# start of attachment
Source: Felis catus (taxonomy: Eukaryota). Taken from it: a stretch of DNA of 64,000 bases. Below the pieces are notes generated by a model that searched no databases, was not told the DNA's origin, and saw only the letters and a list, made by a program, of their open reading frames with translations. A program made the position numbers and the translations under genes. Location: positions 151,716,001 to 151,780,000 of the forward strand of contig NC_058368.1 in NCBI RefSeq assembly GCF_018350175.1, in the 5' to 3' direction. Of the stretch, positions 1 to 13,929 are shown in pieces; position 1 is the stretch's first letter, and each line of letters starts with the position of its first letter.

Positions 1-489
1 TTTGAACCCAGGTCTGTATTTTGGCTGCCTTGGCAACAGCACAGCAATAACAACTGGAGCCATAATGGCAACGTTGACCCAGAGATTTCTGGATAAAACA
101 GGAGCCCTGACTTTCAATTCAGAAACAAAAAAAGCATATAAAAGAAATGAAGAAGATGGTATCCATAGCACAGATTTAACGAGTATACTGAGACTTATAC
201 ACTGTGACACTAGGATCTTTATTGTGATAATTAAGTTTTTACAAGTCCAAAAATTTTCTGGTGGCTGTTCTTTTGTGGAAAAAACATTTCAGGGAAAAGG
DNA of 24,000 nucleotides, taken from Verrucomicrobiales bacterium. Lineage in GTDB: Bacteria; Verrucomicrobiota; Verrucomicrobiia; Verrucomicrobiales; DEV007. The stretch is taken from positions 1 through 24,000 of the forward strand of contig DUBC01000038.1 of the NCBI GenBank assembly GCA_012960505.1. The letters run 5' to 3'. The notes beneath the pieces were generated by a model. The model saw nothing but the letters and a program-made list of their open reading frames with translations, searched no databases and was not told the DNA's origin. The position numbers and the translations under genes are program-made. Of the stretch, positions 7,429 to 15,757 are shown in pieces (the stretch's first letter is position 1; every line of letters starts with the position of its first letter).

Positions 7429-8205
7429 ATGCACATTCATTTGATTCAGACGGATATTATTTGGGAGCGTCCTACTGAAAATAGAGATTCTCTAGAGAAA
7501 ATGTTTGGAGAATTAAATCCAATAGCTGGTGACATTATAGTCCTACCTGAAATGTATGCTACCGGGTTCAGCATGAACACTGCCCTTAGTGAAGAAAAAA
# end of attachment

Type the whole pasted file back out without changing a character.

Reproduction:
Source: Felis catus (taxonomy: Eukaryota). Taken from it: a stretch of DNA of 64,000 bases. Below the pieces are notes generated by a model that searched no databases, was not told the DNA's origin, and saw only the letters and a list, made by a program, of their open reading frames with translations. A program made the position numbers and the translations under genes. Location: positions 151,716,001 to 151,780,000 of the forward strand of contig NC_058368.1 in NCBI RefSeq assembly GCF_018350175.1, in the 5' to 3' direction. Of the stretch, positions 1 to 13,929 are shown in pieces; position 1 is the stretch's first letter, and each line of letters starts with the position of its first letter.

Positions 1-489
1 TTTGAACCCAGGTCTGTATTTTGGCTGCCTTGGCAACAGCACAGCAATAACAACTGGAGCCATAATGGCAACGTTGACCCAGAGATTTCTGGATAAAACA
101 GGAGCCCTGACTTTCAATTCAGAAACAAAAAAAGCATATAAAAGAAATGAAGAAGATGGTATCCATAGCACAGATTTAACGAGTATACTGAGACTTATAC
201 ACTGTGACACTAGGATCTTTATTGTGATAATTAAGTTTTTACAAGTCCAAAAATTTTCTGGTGGCTGTTCTTTTGTGGAAAAAACATTTCAGGGAAAAGG
DNA of 24,000 nucleotides, taken from Verrucomicrobiales bacterium. Lineage in GTDB: Bacteria; Verrucomicrobiota; Verrucomicrobiia; Verrucomicrobiales; DEV007. The stretch is taken from positions 1 through 24,000 of the forward strand of contig DUBC01000038.1 of the NCBI GenBank assembly GCA_012960505.1. The letters run 5' to 3'. The notes beneath the pieces were generated by a model. The model saw nothing but the letters and a program-made list of their open reading frames with translations, searched no databases and was not told the DNA's origin. The position numbers and the translations under genes are program-made. Of the stretch, positions 7,429 to 15,757 are shown in pieces (the stretch's first letter is position 1; every line of letters starts with the position of its first letter).

Positions 7429-8205
7429 ATGCACATTCATTTGATTCAGACGGATATTATTTGGGAGCGTCCTACTGAAAATAGAGATTCTCTAGAGAAA
7501 ATGTTTGGAGAATTAAATCCAATAGCTGGTGACATTATAGTCCTACCTGAAATGTATGCTACCGGGTTCAGCATGAACACTGCCCTTAGTGAAGAAAAAA